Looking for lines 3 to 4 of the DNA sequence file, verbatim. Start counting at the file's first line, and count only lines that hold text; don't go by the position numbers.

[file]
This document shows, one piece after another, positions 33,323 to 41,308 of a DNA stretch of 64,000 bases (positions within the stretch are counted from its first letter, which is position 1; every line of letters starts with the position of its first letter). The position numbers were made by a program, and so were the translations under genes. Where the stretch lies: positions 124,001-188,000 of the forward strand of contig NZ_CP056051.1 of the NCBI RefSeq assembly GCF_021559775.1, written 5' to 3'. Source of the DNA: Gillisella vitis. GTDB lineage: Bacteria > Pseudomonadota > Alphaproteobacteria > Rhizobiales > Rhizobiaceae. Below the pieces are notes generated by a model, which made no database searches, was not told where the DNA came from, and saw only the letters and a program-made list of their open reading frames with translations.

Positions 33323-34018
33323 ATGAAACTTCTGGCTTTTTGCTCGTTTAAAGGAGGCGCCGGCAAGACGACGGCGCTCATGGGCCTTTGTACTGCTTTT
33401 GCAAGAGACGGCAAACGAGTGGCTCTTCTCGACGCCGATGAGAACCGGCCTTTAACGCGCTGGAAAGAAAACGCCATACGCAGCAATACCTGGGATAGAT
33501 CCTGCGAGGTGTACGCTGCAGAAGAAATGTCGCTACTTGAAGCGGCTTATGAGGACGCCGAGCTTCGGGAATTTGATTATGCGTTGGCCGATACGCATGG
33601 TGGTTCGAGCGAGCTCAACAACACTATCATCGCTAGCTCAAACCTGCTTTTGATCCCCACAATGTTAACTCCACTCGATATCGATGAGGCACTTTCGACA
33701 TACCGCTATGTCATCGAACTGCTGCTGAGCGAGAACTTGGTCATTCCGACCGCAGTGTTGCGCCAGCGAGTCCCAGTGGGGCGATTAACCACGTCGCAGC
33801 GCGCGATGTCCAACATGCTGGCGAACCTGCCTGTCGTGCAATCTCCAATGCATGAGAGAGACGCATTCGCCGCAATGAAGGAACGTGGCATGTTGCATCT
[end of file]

33323 ATGAAACTTCTGGCTTTTTGCTCGTTTAAAGGAGGCGCCGGCAAGACGACGGCGCTCATGGGCCTTTGTACTGCTTTT
33401 GCAAGAGACGGCAAACGAGTGGCTCTTCTCGACGCCGATGAGAACCGGCCTTTAACGCGCTGGAAAGAAAACGCCATACGCAGCAATACCTGGGATAGAT